|Typically Open:||Year Round|
(MODERATE - DIFFICULT)
|Highest Elevation:||5900 feet|
|Duration:||About 3 hours|
|Shape of Trail:||Straight Through|
|Best Direction to Travel:||East|
|Nearest Town:||Lake Arrowhead|
|Nearest Town w/ Services:||Lake Arrowhead|
|Official Road Name:||3N34|
|Management Agency:||San Bernardino Forest Service|
Dishpan Springs - 3N34 is a short, hardcore rock crawling trail that is a must-do for any off-road enthusiast! Nestled back in the mountain between Big Bear and Lake Arrowhead, this unique offroad trail isn't something to underestimate. Comprised of two extremely difficult waterfalls, this trail will put the best drivers and rigs to the test. Be ready...the top waterfall might leave a lasting mark on your vehicle, no matter if you are in a built 4x4, Rock Buddy Jeep, or over the top Toyota. This trail will make you wishing it will never end.
Severe rock over 15". Frequent deep holes over 15". Shelves over 15". Mud bog conditions (long, deep, no form bottom). Over 30" water crossings with strong currents. Steep grades over 30 degrees. Sidehill over 30 degrees. May not be passable by stock vehicles. Experience essential. Body damage, mechanical breakdown, rollover probable. Extreme caution required.Read more about our rating system
From this point on, the trail gets much harder. But the good news is the spot is very large and provides plenty of space for a large group to stop here, air down, and disconnect the sway bars.
Once a deep water crossing, this bridge was added around 2003 to keep the trail open. This is a popular gathering spot because of the ample open area around the bridge and areas you can swim in. Pictures are of before and after the bridge was installed.
Immediately after crossing the bridge, you will encounter the first waterfall. The line towards the center works well if you keep the vehicle angled uphill and towards the right. If you start sliding to the left, you better back down and try again or you will end up on your side quickly. There is a lot of traction so go slow, and you'll be fine. There is also a slightly less challenging route to the far left.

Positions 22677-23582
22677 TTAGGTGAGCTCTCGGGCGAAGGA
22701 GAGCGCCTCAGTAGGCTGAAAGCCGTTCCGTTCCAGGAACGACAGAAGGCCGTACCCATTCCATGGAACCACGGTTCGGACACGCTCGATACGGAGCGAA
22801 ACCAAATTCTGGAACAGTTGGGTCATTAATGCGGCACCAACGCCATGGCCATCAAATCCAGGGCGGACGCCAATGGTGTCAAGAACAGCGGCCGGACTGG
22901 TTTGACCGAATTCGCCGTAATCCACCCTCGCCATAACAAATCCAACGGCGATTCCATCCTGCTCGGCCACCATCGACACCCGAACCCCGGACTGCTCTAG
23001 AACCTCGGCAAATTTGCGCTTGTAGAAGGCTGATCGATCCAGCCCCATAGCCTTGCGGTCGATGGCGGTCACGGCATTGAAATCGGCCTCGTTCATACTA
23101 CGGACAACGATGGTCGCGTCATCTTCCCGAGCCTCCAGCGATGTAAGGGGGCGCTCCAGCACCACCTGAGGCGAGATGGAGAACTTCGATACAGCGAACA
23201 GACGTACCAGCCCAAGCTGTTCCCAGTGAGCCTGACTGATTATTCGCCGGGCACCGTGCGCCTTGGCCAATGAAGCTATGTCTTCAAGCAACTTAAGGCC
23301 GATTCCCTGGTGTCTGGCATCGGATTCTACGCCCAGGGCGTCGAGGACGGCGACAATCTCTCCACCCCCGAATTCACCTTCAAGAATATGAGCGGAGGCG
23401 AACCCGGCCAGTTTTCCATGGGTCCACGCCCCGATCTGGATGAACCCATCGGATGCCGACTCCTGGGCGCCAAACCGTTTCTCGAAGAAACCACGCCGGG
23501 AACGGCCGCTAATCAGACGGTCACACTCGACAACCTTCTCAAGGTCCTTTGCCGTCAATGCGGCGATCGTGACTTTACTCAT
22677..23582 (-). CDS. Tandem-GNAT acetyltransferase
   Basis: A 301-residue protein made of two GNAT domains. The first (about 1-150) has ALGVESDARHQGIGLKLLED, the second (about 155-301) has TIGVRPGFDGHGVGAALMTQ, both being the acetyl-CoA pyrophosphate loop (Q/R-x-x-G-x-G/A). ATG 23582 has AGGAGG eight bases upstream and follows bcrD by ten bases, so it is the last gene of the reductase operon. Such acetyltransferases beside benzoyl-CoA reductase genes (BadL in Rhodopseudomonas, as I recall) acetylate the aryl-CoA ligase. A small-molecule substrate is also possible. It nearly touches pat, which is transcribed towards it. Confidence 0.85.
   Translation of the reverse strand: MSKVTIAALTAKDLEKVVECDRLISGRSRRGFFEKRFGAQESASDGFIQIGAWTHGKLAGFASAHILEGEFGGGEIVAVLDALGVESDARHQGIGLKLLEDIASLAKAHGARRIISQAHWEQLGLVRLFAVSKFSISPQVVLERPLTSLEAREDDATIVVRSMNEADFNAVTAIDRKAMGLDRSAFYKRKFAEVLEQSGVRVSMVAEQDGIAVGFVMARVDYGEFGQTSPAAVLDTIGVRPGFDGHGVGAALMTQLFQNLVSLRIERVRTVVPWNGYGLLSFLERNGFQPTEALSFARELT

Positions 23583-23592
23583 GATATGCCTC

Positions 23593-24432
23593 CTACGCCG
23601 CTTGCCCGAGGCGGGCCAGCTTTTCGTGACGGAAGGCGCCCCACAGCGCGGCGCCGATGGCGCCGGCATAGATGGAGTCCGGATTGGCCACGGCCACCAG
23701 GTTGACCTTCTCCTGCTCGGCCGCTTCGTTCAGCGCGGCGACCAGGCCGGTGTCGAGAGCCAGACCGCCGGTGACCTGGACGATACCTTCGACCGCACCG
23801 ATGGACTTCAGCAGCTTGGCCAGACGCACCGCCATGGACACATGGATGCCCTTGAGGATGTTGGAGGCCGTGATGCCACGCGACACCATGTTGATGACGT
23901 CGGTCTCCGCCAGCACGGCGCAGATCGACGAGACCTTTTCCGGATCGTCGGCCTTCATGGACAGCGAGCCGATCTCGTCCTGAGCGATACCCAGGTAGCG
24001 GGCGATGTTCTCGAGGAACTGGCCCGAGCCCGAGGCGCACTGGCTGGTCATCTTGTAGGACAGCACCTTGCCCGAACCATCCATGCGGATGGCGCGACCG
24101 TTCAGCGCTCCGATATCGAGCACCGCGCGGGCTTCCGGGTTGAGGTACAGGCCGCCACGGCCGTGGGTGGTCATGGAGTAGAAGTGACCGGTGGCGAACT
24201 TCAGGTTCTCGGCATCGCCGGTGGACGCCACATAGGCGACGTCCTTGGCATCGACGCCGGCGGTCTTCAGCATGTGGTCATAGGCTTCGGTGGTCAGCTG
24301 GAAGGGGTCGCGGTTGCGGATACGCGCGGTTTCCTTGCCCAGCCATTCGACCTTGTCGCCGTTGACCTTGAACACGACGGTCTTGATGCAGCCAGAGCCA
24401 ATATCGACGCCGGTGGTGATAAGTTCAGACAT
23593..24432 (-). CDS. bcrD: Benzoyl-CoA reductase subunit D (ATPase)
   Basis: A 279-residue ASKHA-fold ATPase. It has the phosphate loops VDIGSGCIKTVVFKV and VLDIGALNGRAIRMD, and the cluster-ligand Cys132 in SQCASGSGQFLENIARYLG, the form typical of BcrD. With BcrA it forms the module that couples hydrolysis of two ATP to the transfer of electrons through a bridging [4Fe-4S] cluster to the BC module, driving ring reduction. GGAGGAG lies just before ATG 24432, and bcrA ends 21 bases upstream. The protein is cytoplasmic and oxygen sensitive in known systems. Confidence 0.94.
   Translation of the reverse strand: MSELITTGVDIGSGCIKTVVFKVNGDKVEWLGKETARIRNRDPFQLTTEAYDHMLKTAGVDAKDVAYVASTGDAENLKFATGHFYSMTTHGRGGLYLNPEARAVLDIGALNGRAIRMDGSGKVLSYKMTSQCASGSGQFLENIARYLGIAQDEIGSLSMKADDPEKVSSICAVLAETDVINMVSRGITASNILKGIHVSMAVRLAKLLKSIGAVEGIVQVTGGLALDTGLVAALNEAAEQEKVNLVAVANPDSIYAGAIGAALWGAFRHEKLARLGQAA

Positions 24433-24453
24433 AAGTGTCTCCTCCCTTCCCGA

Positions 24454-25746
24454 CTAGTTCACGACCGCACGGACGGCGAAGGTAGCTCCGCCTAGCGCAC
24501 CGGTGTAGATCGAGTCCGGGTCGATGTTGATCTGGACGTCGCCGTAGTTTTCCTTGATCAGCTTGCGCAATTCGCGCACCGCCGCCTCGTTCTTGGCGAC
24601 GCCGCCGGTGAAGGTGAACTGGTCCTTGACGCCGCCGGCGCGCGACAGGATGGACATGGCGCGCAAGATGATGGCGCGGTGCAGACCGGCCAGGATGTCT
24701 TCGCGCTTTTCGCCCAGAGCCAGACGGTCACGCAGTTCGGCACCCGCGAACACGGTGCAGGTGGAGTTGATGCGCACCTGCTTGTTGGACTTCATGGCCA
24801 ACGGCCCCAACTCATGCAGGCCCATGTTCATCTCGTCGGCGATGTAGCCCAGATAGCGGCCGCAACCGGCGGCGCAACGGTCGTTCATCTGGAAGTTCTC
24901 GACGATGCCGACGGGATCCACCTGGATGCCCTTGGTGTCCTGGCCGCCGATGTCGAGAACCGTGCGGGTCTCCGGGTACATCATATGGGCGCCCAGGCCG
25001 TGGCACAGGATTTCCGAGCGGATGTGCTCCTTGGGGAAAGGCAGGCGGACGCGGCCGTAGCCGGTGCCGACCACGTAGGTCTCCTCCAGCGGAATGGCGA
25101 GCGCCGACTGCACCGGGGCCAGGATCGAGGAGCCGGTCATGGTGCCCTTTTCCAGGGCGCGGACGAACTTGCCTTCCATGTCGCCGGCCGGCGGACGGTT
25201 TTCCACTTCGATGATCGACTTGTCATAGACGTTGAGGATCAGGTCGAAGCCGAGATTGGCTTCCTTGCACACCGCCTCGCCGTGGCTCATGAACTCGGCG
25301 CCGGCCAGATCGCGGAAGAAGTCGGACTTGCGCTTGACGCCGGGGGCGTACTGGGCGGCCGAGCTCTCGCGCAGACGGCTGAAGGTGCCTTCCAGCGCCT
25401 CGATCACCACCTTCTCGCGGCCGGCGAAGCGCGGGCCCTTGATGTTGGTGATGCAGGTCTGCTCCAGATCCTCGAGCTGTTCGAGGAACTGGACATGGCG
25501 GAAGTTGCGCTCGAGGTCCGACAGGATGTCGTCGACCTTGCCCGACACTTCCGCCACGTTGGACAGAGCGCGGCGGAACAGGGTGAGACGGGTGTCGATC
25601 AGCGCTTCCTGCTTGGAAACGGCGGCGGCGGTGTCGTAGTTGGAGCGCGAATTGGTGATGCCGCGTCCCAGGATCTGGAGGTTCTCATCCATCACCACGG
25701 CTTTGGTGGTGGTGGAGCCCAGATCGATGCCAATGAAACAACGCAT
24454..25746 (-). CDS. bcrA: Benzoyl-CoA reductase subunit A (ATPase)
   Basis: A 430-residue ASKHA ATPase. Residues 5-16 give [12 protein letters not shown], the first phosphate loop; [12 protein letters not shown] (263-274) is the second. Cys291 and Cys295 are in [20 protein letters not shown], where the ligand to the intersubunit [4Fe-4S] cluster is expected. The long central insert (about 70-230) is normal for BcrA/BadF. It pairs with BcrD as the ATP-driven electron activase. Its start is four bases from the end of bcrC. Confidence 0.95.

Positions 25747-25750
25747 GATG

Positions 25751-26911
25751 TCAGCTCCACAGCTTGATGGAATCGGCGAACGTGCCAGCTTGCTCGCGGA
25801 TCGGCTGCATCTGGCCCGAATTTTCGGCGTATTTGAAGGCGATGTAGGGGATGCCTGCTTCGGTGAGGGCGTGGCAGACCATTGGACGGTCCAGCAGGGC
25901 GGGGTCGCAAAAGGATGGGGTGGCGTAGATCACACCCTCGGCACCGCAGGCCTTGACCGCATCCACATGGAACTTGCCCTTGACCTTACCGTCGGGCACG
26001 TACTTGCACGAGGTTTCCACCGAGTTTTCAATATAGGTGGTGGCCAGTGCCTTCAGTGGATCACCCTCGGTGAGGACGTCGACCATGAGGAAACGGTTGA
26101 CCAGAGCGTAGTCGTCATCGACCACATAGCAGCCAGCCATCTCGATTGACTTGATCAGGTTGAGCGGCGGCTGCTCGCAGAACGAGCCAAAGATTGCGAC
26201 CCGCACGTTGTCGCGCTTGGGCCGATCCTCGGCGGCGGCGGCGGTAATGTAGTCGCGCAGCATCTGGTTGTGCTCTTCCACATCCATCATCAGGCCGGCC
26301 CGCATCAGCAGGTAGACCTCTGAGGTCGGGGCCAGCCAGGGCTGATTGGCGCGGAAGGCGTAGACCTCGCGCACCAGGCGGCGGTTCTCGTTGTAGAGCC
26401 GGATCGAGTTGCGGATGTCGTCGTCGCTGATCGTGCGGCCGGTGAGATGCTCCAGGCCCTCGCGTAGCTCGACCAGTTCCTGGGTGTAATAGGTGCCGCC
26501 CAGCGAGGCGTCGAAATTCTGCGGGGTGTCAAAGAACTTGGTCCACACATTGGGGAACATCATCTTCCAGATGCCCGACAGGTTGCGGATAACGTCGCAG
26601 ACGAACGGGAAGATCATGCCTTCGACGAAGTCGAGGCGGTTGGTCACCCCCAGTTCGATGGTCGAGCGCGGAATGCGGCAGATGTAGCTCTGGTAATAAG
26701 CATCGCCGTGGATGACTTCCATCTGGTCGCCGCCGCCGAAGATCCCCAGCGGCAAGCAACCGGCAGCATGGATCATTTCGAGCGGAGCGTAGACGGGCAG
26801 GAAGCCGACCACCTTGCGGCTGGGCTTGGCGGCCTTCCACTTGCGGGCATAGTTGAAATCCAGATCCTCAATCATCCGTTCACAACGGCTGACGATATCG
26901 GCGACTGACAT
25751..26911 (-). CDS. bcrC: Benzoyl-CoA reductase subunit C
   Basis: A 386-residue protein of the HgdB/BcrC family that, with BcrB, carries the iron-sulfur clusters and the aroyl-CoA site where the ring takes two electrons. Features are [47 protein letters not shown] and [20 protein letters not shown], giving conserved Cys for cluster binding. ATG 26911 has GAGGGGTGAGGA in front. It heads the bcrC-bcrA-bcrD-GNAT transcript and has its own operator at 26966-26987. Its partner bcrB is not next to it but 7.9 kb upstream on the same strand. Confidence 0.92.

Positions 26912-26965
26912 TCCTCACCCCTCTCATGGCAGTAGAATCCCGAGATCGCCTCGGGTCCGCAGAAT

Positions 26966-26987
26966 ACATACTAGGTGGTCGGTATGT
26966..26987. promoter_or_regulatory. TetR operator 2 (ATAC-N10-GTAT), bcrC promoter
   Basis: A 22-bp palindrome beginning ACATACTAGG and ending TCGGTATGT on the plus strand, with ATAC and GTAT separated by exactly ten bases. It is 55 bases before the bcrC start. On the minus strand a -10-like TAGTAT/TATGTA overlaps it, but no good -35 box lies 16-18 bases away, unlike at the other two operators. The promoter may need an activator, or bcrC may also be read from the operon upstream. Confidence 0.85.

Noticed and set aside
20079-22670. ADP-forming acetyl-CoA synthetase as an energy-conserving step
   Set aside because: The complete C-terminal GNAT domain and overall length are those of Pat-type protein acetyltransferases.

After the first obstacle, you will go over a few small hills and some twisty sections but nothing to get hyped up about until you reach the main waterfall. Once you start your way up the long climb, you have two choices: a twisty rocky climb on the left or an easier-ish smoother route on the right. It doesn't matter though because once your up on top, your choices range from hard, harder, and dangerous. Get out and examine the trail at this point. If you take the far right line that goes directly up and over the waterfall, the risk of rolling over backwards is high. Immediately afterwards, traversing the off camber and extremely rutted center section is for lack of a better word, scary and has a high risk of rolling over onto the vehicles side. Don't attempt this line unless you have a low, wide, and stable 4x4 with a good roll cage. Your second choice is going around the waterfall and up the carved out center section. This route is tough with ruts so deep even vehicles with 37" tires might get high-centered on their axles. Recently, a new line has been created to the far left. This line is still very hard and requires at least one locker to make it through without a strap due to loose rock and dirt.
Trailhead Coordinates: 34.271151, -117.132033
Starting Point: Lake Arrowhead, CA
***East Trailhead.*** From Green Valley near Running Springs, take 3N16 – Holcomb Creek Trail roughly 4 miles and stay west after you cross the bridge.
The San Bernardino National Forest is a nearby oasis for millions of Southern Californians who want to escape for the weekend and go camping. The higher elevations of the forest mean that the summertime temperatures are cooler than the valleys below. And as an added bonus most campgrounds have shaded sites and some are near streams or lakes. Many campgrounds are adjacent to beautiful natural areas and you can find solitude on quiet wilderness trails. Some campgrounds are reserved campsites, and on weekends or holidays we definitely recommend making a reservation. To do this, visitors can go online to www.recreation.gov or call toll-free 1-877-444-6777. Most campgrounds can accommodate both tent campers and RV's. All campgrounds have picnic tables and restroom facilities, and some even have showers and other amenities. Most campsites accommodate up to 6 people and 2 tents. There may be an additional cost for more than one vehicle. The Forest Service describes camping as either "developed" (usually accessible by road and including facilities like picnic tables, restrooms and fire-rings) or "undeveloped/dispersed" (remote areas accessible only by dirt roads or trails, no facilities). During winter months some locations may be inaccessible due to snow or closed, check with the local Ranger Station for updated conditions. You are allowed to dispersed camp throughout the forest but you are not allowed to have any kind of open fire when not in a campsite. This includes a camp stoves, heaters, and anything with a flame. If you camp near any man made items, you will be required to display your adventure pass at all times. More info can be found at: San Bernardino National Forest Camping